Asif Kapadia: “Docs are a psychological pressure”

Critically-acclaimed filmmaker Asif Kapadia started his directing career in 2001 but is perhaps best known for his innovative documentary Senna, which he later followed with Amy, a powerful portrait of the late soul singer Amy Winehouse.

Kapadia grew up in Hackney and made his feature directorial debut in 2001 with historical drama The Warrior. He had in fact also co-written a much smaller movie set in Hackney, but it didn’t generate the same interest as The Warrior. Kapadia ended up directing his first feature in Hindi on location in rural India.

The filmmaker has arguably enjoyed greater success for his documentaries. Senna and Amy have deftly showcased Kapadia’s ability to switch between fiction and documentary production.

Senna tells the story of iconic Brazilian Formula One driver Ayrton Senna, who won a trio of World Championships before his tragic death in an accident at the 1994 San Marino Grand Prix. 

Kapadia decided to jettison the traditional talking-heads interview approach to the documentary format, where people with knowledge of the subject give a filmed interview. Instead, Senna was made exclusively with archive footage.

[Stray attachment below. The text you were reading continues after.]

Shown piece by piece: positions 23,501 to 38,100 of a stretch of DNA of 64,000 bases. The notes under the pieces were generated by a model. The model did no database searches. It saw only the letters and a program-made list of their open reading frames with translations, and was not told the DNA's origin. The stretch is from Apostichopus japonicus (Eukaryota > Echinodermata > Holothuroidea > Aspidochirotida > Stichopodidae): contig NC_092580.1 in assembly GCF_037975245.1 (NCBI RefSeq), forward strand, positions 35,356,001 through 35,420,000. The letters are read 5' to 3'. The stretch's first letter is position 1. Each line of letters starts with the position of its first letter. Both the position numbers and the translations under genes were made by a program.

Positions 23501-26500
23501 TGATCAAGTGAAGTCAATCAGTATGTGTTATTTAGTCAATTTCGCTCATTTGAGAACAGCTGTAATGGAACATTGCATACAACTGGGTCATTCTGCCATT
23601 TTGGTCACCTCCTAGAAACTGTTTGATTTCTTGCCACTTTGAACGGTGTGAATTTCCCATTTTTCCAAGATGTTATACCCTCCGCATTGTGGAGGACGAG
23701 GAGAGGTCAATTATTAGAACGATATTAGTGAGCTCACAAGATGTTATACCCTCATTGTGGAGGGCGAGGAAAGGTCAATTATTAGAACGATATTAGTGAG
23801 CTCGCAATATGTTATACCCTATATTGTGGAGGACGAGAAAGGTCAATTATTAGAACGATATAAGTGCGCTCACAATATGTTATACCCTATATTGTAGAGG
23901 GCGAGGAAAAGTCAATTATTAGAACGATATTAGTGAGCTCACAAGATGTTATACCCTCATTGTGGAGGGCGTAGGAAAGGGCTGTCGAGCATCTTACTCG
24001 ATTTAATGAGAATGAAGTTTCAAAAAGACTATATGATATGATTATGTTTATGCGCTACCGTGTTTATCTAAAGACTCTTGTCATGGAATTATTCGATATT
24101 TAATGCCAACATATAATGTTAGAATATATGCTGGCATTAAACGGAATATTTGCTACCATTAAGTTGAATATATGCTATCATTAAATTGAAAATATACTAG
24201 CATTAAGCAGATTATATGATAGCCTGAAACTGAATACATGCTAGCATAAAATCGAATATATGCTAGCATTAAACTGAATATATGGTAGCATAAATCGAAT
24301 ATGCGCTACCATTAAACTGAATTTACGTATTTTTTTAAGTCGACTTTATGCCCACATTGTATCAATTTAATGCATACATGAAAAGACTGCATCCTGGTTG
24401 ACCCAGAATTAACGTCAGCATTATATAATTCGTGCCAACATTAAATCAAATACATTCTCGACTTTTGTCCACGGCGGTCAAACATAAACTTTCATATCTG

“Senna was hard in a different way to fiction features,” said Kapadia at the recent Screen Film Summit. “Fiction films are a physical pressure because you have several hundred crew waiting for you to make a decision. 

“Documentaries are more psychological, and you work with only a small core team. It’s a different pressure because you’re sourcing archive footage from all over the world and you often just have to trust that the right angles will show up somewhere and help you complete a scene.”

 

Defending a vision

Effective sound design became a particularly critical element of Senna’s success because the archive footage was all filmed before 1994 and so the visuals lacked polish. The documentary also became a good lesson in “knowing when to argue and when to compromise”, as Kapadia faced stiff resistance to his plan to avoid featuring interviews.

Senna was a huge critical success and Kapadia repeated the feat with Amy. The film has become a massively successful box office hit and also won numerous awards, including Best Documentary at the European Film Awards and the Los Angeles Film Critics Association Awards, and Documentary of the Year at the Hollywood Film Awards. The success of Amy has helped raise the profile of the documentary form.

When Kapadia started work in 2015 on his new fiction feature Ali and Nino, a cross-cultural romance set in Azerbaijan just before the First World War, Kapadia found he needed to remind himself of the rules of fiction filmmaking. At that stage it had been seven years since his last fiction production. 

“It’s important to be bold and creative,” Kapadia finishes. “At the end, it’s always the central idea that will elevate the material.”

 



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